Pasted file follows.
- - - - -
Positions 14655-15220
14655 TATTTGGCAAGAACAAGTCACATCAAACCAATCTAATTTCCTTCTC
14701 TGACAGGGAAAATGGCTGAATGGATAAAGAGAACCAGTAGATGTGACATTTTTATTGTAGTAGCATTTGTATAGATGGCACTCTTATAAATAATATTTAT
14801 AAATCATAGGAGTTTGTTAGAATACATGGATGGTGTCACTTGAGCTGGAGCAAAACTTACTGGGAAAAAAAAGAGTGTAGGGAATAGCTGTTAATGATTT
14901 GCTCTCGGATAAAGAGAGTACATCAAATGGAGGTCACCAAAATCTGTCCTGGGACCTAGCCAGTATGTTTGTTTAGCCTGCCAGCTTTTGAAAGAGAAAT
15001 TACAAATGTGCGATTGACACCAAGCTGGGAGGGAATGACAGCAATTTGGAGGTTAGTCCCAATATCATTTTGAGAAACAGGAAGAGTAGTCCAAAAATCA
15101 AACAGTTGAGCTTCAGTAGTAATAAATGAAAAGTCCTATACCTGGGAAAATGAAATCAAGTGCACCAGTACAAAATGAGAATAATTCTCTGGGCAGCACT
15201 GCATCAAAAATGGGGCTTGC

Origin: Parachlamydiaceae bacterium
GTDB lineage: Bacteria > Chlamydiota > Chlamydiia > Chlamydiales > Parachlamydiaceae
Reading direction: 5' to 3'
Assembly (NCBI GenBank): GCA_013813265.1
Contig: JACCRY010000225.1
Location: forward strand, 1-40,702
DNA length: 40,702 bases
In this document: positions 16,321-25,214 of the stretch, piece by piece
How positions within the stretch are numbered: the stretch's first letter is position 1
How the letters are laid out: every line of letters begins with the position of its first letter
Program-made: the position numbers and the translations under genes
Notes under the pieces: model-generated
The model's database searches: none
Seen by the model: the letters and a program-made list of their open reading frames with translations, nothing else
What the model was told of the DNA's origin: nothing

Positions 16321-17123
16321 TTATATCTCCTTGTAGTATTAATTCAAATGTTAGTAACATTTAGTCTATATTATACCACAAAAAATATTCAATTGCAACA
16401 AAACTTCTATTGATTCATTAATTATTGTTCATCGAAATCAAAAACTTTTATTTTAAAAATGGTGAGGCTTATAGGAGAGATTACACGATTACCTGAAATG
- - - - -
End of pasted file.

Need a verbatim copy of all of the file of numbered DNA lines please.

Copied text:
Positions 14655-15220
14655 TATTTGGCAAGAACAAGTCACATCAAACCAATCTAATTTCCTTCTC
14701 TGACAGGGAAAATGGCTGAATGGATAAAGAGAACCAGTAGATGTGACATTTTTATTGTAGTAGCATTTGTATAGATGGCACTCTTATAAATAATATTTAT
14801 AAATCATAGGAGTTTGTTAGAATACATGGATGGTGTCACTTGAGCTGGAGCAAAACTTACTGGGAAAAAAAAGAGTGTAGGGAATAGCTGTTAATGATTT
14901 GCTCTCGGATAAAGAGAGTACATCAAATGGAGGTCACCAAAATCTGTCCTGGGACCTAGCCAGTATGTTTGTTTAGCCTGCCAGCTTTTGAAAGAGAAAT
15001 TACAAATGTGCGATTGACACCAAGCTGGGAGGGAATGACAGCAATTTGGAGGTTAGTCCCAATATCATTTTGAGAAACAGGAAGAGTAGTCCAAAAATCA
15101 AACAGTTGAGCTTCAGTAGTAATAAATGAAAAGTCCTATACCTGGGAAAATGAAATCAAGTGCACCAGTACAAAATGAGAATAATTCTCTGGGCAGCACT
15201 GCATCAAAAATGGGGCTTGC

Origin: Parachlamydiaceae bacterium
GTDB lineage: Bacteria > Chlamydiota > Chlamydiia > Chlamydiales > Parachlamydiaceae
Reading direction: 5' to 3'
Assembly (NCBI GenBank): GCA_013813265.1
Contig: JACCRY010000225.1
Location: forward strand, 1-40,702
DNA length: 40,702 bases
In this document: positions 16,321-25,214 of the stretch, piece by piece
How positions within the stretch are numbered: the stretch's first letter is position 1
How the letters are laid out: every line of letters begins with the position of its first letter
Program-made: the position numbers and the translations under genes
Notes under the pieces: model-generated
The model's database searches: none
Seen by the model: the letters and a program-made list of their open reading frames with translations, nothing else
What the model was told of the DNA's origin: nothing

Positions 16321-17123
16321 TTATATCTCCTTGTAGTATTAATTCAAATGTTAGTAACATTTAGTCTATATTATACCACAAAAAATATTCAATTGCAACA
16401 AAACTTCTATTGATTCATTAATTATTGTTCATCGAAATCAAAAACTTTTATTTTAAAAATGGTGAGGCTTATAGGAGAGATTACACGATTACCTGAAATG